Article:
In the event that the occupant moves so as to pull or extract an additional length of seat belt from the retractor 14, the motor 42 will be manually driven and will act as a tachometer producing an electrical signal. When this signal exceeds a predetermined threshold value, the terminal voltage sensor 46 will generate the voltage signal Vm as shall be explained hereinafter. The voltage signal Vm is inverted and applied to one input to NOR gate 96. Provided that the mode select logic is in no other state, OR gates 92 and 94 will produce a negative signal at the input of NAND gate 96. NOR gate 96 gate will produce a positive output signal which is inverted by inverter 100. The transition of inverter 100 to a negative output will trigger the second timer of dual timer 102 to produce the mode signal M4. Termination of the mode signal M4 will trigger the first timer of dual timer 84 through AND gate 74 and will initiate the generation of the mode signal M1 which will cause the seat belt to be snugged.

The negative output of inverter 100 is also applied to an input of NOR gate 106. If the buckle switch 38 is open indicating the adjustable tongue 22 has been inserted into the buckle 24, transistor 66 is conductive, and applies a negative signal to the other input of NOR gate 106. This circuit condition in which negative signals are applied to both inputs of NOR gate 106, represents the state in which the seat belt is buckled and the occupant has moved beyond the limits of the predetermined slack played out by the retractor. This causes the output of NOR gate 106 to go positive. This positive signal is inverted by inverter 108 triggering the first timer of dual timer 102 to generate mode signal M3. Mode signal M3 will be terminated when the first timer of dual timer 102 times out or when the adjustable tongue 22 is inserted into buckle 24 opening buckle switch 38. This will cause the output of inverter 80 to go low resetting the first timer of dual timer 102. The termination of the mode signal M3 will trigger the first timer of dual timer 84 to generate the mode signal M1.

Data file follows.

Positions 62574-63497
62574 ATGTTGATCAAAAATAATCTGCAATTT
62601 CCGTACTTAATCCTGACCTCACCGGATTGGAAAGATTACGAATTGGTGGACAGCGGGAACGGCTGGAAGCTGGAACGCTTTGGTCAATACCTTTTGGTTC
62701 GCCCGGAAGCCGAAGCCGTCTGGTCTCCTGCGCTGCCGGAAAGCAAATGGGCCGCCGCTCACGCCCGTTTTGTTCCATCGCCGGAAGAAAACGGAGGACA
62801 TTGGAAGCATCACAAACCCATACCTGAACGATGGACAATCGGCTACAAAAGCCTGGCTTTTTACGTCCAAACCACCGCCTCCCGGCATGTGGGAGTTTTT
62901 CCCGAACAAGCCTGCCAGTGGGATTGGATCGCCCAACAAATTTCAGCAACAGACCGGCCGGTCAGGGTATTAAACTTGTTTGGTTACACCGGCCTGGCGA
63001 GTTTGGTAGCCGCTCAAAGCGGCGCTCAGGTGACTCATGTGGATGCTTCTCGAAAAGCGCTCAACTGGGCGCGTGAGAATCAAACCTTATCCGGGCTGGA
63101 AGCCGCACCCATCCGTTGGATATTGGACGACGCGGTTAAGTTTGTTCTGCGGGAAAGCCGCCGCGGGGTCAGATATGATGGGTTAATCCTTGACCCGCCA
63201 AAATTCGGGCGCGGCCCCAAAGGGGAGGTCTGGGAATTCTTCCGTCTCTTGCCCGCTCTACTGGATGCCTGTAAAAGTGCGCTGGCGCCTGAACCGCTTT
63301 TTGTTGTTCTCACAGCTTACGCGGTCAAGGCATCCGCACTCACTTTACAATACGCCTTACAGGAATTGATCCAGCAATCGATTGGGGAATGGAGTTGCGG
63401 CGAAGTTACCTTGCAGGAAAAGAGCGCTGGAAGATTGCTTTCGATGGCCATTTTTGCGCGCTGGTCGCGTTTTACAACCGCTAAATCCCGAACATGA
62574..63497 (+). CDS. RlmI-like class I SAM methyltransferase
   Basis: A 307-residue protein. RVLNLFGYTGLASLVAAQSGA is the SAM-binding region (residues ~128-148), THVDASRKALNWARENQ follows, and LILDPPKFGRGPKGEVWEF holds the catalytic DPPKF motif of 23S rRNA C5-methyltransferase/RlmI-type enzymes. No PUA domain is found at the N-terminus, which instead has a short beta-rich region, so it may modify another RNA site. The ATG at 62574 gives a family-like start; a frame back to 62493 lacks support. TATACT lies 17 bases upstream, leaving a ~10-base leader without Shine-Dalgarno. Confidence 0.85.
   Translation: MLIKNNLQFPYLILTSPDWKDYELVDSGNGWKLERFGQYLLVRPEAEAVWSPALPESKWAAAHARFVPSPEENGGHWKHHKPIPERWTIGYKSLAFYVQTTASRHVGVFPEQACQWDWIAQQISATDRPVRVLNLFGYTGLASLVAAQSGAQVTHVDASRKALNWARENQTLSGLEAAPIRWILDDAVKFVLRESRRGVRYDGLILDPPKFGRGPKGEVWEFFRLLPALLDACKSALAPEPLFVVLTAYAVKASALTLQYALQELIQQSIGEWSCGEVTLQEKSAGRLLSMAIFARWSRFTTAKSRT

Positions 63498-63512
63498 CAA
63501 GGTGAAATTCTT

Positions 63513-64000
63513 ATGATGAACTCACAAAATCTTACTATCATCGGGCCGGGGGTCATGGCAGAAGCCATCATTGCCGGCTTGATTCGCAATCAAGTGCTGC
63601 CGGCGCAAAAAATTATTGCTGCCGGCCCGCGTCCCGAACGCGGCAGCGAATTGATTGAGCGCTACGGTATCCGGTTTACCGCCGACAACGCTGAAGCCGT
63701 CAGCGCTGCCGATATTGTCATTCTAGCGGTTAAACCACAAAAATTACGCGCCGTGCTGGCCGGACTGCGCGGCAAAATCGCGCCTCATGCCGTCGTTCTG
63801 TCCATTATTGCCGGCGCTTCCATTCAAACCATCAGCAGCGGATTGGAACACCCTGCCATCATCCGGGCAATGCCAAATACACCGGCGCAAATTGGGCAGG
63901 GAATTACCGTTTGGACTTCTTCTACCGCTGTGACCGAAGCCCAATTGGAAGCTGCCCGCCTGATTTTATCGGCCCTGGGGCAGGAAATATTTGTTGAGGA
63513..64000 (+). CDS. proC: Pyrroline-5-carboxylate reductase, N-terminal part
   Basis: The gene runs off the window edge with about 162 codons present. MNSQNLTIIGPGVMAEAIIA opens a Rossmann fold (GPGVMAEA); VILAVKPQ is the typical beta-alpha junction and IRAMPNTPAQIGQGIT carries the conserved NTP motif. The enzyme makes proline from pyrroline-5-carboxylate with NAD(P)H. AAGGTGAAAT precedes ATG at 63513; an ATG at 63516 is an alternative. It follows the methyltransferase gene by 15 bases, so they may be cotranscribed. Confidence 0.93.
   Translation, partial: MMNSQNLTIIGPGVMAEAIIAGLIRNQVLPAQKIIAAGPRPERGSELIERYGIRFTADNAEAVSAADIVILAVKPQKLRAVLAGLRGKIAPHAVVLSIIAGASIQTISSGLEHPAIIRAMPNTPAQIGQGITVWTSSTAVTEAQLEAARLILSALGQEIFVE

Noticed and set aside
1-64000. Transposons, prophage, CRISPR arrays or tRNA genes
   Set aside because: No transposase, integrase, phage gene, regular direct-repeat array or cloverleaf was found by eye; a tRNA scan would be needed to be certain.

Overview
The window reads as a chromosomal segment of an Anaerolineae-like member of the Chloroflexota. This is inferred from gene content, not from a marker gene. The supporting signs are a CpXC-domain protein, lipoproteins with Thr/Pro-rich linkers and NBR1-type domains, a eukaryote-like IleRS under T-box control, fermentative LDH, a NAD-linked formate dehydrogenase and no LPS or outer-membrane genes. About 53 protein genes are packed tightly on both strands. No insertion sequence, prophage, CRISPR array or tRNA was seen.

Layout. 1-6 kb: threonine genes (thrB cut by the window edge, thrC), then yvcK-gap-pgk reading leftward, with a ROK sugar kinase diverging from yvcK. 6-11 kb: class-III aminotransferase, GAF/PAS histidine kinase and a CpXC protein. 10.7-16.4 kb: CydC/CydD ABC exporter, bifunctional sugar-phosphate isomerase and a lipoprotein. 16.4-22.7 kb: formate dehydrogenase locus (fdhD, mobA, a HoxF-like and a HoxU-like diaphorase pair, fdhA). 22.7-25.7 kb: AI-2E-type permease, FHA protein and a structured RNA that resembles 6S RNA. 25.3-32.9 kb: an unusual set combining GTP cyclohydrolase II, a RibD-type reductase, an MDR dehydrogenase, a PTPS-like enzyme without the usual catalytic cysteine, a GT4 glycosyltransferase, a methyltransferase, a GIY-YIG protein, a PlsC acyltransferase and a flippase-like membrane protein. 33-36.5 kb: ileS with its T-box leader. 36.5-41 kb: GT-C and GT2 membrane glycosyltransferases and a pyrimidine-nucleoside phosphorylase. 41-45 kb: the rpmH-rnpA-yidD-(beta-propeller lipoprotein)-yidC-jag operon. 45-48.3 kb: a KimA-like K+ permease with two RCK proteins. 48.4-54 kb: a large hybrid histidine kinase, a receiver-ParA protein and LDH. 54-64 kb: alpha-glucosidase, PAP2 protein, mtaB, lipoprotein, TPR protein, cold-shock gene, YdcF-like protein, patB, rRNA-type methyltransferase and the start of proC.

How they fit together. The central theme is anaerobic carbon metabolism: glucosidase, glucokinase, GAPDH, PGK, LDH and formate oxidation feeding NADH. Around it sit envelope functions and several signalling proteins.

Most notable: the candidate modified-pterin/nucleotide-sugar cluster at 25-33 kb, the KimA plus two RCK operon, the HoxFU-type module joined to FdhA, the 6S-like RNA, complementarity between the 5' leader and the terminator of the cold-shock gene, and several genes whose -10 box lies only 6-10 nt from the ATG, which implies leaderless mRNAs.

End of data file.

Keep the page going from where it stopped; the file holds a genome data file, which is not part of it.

Unlatching the adjustable tongue 22 from the buckle 24 will close the buckle switch 38 rendering transistors 52 and 66 nonconductive as previously described and cause the output of NAND gate 72 to go low. The transition of the output of NAND gate 72 from high to low will trigger the first timer of dual timer 84 to generate the mode signal M1.

Referring now to FIG. 4 the crash sensor switch 40 is connected between the base and emitter of a first transistor 120. The collector of transistor 120 is connected to Vcc through resistance 122 and to the base of a second transistor 126 through resistance 124. The emitter of transistor 126 is connected to ground while its collector is connected to Vcc through resistance 128 and to the base of transistor 132 through resistance 130. The emitter of transistor 132 is connected to ground while its collector is connected to Vcc through resistance 134 and to the trigger t1 of the first timer of a dual timer 138 through capacitance 136. The output Q1 of the first timer of dual timer 138 is the mode signal M5 which is received at an input of OR gate 92 in FIG. 3 and OR gates 160 and 180 of FIG. 7.